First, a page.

Moving in together
My boyfriend and I have been seeing each other for a while, and last month he moved in with me. It seems sensible for us to put his flat on the market, but he’s suggesting that we wait a while in case things don’t work out. What would you advise?
— V.H., Leeds
Modern living has made it so much more difficult to judge where you stand.
Mothers used to teach their daughters not to believe suitors’ promises that they would still love them in the morning. Then, commitment was made in the form of a marriage proposal. But when courts in the US stopped allowing women to sue for breach of promise, it became traditional to back up those promises with diamonds, a girl’s best friend.
Times have moved on and it is much more difficult for both men and women to gauge their partners’ seriousness. But if you apply a spot of screening theory to your domestic situation you will discover exactly where you are. (Screening is the art of finding out hidden information by forcing people to act, rather than simply murmur sweet nothings.)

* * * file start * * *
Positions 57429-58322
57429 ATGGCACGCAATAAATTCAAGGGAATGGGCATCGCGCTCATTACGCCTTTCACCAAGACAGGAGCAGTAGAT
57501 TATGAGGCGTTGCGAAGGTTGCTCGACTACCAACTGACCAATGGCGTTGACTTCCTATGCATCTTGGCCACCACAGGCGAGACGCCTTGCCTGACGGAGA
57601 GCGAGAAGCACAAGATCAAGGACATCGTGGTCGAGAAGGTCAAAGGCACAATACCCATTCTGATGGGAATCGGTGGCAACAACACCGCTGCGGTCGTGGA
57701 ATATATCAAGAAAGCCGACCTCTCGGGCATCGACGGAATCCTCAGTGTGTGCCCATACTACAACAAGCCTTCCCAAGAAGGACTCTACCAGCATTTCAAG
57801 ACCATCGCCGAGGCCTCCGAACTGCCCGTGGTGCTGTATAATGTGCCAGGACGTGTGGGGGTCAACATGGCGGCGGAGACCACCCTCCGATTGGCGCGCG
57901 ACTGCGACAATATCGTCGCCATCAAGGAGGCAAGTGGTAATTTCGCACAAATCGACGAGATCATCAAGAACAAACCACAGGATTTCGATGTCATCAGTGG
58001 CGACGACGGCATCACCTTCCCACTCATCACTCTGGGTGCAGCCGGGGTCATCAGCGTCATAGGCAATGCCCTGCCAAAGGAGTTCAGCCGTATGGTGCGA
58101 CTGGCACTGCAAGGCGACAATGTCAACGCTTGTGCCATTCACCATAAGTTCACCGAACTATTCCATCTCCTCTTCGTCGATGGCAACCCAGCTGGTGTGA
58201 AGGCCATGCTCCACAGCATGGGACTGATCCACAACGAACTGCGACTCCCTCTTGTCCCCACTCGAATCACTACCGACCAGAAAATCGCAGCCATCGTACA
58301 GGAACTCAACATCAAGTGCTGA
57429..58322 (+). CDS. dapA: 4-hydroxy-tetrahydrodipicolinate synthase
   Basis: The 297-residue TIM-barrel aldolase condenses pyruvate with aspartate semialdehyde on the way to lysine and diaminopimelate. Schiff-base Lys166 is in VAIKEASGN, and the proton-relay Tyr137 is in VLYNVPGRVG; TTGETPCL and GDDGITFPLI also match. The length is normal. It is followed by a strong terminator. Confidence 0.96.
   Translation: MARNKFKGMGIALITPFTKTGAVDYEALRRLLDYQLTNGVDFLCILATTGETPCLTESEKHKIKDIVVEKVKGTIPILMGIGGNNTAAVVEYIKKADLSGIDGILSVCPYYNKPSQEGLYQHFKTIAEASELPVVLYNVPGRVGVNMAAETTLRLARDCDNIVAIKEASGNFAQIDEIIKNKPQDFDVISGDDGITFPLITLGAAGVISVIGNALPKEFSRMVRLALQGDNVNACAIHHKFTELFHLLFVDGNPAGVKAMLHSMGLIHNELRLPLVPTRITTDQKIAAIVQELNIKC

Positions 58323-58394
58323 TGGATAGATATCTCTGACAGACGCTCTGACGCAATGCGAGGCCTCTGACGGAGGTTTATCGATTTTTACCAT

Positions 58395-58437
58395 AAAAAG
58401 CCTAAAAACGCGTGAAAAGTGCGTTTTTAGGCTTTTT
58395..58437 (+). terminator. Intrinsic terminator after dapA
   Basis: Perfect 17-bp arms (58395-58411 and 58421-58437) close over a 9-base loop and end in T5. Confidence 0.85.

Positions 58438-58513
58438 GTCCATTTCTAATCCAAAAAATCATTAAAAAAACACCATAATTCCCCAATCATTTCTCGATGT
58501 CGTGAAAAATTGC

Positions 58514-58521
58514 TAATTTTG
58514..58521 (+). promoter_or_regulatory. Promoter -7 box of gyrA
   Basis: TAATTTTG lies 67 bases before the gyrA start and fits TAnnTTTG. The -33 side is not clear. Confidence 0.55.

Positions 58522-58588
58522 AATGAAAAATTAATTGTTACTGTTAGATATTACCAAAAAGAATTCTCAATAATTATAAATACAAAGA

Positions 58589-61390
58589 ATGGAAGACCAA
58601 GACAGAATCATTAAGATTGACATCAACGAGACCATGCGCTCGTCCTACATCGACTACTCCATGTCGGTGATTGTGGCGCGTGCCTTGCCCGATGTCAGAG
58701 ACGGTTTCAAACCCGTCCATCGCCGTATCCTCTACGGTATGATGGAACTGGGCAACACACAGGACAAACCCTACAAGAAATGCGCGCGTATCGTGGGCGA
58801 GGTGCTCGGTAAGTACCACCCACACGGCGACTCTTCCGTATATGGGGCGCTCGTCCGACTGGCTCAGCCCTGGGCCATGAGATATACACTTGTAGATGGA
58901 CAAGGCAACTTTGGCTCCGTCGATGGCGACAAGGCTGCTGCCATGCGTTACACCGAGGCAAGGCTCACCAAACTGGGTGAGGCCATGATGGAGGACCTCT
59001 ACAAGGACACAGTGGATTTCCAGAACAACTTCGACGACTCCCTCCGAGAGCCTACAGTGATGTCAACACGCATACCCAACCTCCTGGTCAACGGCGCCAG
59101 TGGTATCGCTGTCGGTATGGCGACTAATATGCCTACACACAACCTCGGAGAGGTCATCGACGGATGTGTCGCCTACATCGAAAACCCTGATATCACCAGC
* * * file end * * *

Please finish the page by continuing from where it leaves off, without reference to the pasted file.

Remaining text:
If your boyfriend is enjoying the perks of living with you but lacks real commitment to your relationship, then he enjoys a high option value from owning a flat to which he can return. This is true even if he loves you but doubts the constancy of that love.
If, on the other hand, he is convinced that you will grow old together, the option value of a spare bachelor pad is minimal. The only reason for him to hold on to the flat is because he thinks it’s a good financial investment. Pundits can argue about the merits of this, but clearly the potential rewards are trivial compared with the loss of his soulmate.
To screen for your boyfriend’s type, you must demand that he sells his flat at once – claim that the Financial Times has been predicting a fall in prices, if you wish.
The art of successful screening is to impose a demand that one type of person is unwilling to meet. You don’t want to be sharing a house with that type of person, so put your foot down.
First published at ft.com.